Windows Phone Left Me Underexposed

Thanks to Microsoft, I recently had a chance to test out a Windows Phone (Samsung Focus) for about a month… and the timing couldn’t have been better since it arrived on the day I returned from a vacation to Paris where my iPhone 4s was stolen.

The Sumsung Focus with Windows Mobile is a tight phone and 4 years ago when I was still using a BlackBerry, this would have been one hell of a great upgrade.

The interface was easy to figure out and I really like how the interface emphasized the people who were important to me.  Most of the apps worked well enough and I was pleasantly surprised how many of my favorite iphone apps were represented in their windows app store (evernote, yammer, foursquare, etc.).

However, even with Microsoft paying all the bills, after a month of using the Windows Phone, I couldn’t continue without the 4s any more. Yesterday, I broke down and bought a new iPhone 4s.

Interestingly, the thing I missed the most about the 4s was the camera… and all the photography apps that make an iPhone so slick.

Despite the fact that my mother is a brilliant photographer, not much of that brilliance has ever rubbed off on me.  And yet with a iPhone 4s, I started to feel like I could take some great shots. Going back to the Windows Phone where the camera was (only) decent, and the good photography apps were almost non-existant (no instagram, snapseed, diptic, photoshop express) was just too hard.

Whereas I probably took over 2000 photos in the month before my iphone was stolen, I think I took about 35 photos with the Windows Phone.  The quality wasn’t there… and while I know that wasn’t all Microsoft’s fault (it was Samsung’s hardware afterall), it was part of the overall smart phone experience that made the windows phone unworkable for me.


Curious aside.  

What’s the proper etiquette for dealing with a phone that was given to me for free that I’m no longer going to use.   Do I send it back?  Is it okay to sell it?  Is it okay to give it away?   The phone works great (as a phone) including minutes/apps paid for by Microsoft, but it came with no instructions, so not sure how long it will last that way.

Both agent review sites I mentioned…

last week have officially launched:

In terms of design and functionality, Incredible Agents is clearly ahead of the game at this point, but that is probably to be expected of a site in it’s second iteration

Incredible Agents has two features I find particuly interesting:

  • A scoring system that gives every agent a value based on their experience (years in business, number of homes sold, etc) and activity on the site.
  • Agent Interviews. This allows a consumer to “interview” multiple agents with a set of questions while remaining anonymous.  From a consumer point of view, this is a fascinating feature and it would be interesting to see if Incredible Agents can get consumer interest around this feature.

The features that make AgentRank interesting:

  • An API so that anyone can access their database of agents and reviews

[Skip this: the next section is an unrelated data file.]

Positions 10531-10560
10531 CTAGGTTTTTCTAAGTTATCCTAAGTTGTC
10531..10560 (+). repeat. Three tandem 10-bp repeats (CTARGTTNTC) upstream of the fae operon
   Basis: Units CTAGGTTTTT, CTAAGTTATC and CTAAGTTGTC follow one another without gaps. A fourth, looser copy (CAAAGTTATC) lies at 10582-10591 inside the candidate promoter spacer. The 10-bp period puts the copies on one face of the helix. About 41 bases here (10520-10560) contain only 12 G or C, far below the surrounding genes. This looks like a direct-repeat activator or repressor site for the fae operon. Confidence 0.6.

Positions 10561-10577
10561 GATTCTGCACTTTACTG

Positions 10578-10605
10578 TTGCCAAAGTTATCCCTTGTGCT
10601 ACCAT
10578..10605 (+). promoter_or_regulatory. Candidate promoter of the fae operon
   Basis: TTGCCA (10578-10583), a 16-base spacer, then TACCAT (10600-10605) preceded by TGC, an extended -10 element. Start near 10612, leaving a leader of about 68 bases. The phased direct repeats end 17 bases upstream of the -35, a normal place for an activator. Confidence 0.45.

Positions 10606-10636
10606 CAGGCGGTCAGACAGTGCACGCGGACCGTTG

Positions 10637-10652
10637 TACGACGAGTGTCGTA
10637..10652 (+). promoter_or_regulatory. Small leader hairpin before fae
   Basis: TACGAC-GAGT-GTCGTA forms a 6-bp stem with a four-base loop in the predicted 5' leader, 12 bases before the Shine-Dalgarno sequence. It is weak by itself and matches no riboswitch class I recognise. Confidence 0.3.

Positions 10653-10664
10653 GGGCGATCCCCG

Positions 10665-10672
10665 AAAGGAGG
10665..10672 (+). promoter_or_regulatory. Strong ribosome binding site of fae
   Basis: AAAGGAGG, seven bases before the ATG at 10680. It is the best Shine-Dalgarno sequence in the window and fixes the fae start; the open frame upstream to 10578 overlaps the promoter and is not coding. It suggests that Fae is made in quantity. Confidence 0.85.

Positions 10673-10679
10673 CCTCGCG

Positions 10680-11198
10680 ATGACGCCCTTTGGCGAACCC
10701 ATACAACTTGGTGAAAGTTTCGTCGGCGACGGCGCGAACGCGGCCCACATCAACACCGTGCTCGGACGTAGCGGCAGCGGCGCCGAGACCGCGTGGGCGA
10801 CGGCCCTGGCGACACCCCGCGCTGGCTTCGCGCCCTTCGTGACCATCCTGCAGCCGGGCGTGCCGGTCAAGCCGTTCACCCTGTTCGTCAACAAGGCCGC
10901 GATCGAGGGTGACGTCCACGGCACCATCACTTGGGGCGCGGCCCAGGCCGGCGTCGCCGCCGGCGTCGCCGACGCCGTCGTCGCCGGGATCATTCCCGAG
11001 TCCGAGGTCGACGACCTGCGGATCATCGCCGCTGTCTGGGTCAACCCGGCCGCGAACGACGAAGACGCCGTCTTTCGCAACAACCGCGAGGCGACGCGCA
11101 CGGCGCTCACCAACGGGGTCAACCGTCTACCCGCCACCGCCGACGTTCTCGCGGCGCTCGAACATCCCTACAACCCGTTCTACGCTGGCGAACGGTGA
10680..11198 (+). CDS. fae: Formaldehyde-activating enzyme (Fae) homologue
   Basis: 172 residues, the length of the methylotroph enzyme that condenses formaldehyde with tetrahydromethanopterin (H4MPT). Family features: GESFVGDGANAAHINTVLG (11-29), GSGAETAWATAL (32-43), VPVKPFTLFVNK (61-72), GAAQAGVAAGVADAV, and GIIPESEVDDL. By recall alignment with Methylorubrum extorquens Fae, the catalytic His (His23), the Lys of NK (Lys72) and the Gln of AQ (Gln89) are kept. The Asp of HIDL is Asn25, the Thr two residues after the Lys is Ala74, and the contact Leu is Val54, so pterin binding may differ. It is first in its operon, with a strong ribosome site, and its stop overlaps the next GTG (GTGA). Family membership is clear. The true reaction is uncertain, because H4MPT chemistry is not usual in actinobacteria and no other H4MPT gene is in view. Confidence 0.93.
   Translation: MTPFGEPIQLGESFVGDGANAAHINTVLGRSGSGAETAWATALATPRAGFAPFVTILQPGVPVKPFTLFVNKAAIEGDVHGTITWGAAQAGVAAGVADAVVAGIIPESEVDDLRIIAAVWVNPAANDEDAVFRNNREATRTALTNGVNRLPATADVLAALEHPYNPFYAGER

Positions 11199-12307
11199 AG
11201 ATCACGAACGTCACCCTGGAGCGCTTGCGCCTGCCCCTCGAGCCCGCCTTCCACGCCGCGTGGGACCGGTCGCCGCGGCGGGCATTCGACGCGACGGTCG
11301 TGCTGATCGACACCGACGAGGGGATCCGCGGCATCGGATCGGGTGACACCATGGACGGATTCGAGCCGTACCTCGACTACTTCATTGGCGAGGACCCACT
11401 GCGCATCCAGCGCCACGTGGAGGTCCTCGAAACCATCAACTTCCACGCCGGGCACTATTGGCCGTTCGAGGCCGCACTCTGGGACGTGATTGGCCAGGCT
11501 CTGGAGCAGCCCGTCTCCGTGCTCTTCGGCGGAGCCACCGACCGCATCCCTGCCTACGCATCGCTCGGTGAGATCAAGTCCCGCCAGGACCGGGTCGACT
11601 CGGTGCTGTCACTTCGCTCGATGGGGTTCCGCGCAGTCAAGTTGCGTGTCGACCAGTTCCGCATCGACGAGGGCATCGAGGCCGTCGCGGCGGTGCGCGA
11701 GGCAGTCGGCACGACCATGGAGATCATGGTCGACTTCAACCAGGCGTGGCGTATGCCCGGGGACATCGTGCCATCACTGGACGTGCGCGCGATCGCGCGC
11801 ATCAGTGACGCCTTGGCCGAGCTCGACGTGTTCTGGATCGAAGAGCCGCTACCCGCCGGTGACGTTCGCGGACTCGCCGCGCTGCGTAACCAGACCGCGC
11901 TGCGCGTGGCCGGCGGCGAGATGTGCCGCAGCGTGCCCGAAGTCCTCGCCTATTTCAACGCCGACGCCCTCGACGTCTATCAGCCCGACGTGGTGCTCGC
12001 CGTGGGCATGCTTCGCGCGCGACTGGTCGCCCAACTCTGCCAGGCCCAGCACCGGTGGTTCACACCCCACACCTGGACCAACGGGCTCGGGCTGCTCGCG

• Potentially more objectivity since agents can’t buy ads or placement on their site.

I find both of these sites interesting.  Assuming that one of these review sites starts to get some serious consumer traction, then that site will have just added one more thing for agents to track.

(By the way, I can’t help but note that, at least according to Google, the best agent recommendations still come from a real estate professional on RCG as oppose to an automated scoring system.  😉 )

Michael is thinking about agent review sites…

…which is particularly timely because I had two conversations with people running agent review sites in the past 24 hours, where they showed me new stuff they are going to be releasing in the next few days/weeks.

I found these quotes from Michael’s post most interesting:

“Perhaps more importantly, is it possible to synthesize this data into a “score” or “rank” in order to provide the consumer with a recommendation? This is what I’ll refer to as the tyranny of the ordered list.

…the reality is that matching a specific consumer’s needs to a specific agent’s qualifications remains ridiculously complex.”

After getting a demo of one of the review sites today, I came away impressed because the people behind the site might, *just might*, have hit upon a way to get at specific consumer needs while using a “score” or “rank” (without necessarily making a recommendation).

Nonetheless, despite a recent burst of activity in this space, Michael makes the case that these types of agent review sites may actually be a disservice to consumers:

“The power of a ranked list is daunting, because it provides an easy short-cut.  Why look at agent two or three when there is a number one?”

Consumer-friendly or not, there clearly appears to be a market for consumers to research an agent online (and in particular for people moving long distances), so it will be interesting to watch if people can get traction (both within the industry and among consumers) with a more compelling agent-review product.